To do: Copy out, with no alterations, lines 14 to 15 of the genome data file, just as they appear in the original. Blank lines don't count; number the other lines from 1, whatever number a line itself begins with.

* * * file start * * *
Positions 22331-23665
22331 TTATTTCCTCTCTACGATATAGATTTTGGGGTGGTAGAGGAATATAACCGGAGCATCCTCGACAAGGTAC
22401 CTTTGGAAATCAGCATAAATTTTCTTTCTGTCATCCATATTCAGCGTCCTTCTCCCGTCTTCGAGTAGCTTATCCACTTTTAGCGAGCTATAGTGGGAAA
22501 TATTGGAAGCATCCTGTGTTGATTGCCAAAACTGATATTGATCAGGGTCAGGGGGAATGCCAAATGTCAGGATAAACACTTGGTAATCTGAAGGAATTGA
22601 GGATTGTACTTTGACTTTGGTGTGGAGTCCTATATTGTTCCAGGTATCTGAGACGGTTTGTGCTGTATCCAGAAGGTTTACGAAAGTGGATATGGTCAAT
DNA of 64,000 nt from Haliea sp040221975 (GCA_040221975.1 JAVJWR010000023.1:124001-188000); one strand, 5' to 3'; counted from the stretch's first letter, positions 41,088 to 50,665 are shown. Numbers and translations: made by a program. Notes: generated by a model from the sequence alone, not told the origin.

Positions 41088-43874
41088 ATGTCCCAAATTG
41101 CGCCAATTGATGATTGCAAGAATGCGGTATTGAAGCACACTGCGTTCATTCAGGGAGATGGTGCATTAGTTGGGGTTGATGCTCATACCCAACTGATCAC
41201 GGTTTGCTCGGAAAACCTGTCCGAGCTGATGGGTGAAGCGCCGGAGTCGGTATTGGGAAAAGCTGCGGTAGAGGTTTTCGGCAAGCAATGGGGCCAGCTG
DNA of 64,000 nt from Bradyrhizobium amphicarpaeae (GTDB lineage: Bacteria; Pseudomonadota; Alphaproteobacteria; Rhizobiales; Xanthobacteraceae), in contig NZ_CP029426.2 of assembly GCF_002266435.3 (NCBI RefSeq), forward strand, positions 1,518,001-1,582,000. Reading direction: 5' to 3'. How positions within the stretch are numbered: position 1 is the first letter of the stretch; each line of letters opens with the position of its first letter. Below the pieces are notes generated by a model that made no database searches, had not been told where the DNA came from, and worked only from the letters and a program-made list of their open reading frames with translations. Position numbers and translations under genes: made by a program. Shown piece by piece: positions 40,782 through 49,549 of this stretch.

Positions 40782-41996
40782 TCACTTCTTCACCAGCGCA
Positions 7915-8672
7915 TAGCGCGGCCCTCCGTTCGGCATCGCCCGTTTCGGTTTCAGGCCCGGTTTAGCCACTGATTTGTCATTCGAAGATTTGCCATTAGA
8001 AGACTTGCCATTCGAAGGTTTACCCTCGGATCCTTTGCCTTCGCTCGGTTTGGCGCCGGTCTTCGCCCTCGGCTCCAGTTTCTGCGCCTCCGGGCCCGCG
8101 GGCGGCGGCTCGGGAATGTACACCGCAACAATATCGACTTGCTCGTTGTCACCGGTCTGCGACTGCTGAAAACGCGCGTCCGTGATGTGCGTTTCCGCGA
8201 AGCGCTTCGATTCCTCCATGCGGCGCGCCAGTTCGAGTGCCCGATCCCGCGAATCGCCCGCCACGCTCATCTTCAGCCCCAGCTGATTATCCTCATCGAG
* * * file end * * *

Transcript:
Positions 7915-8672
7915 TAGCGCGGCCCTCCGTTCGGCATCGCCCGTTTCGGTTTCAGGCCCGGTTTAGCCACTGATTTGTCATTCGAAGATTTGCCATTAGA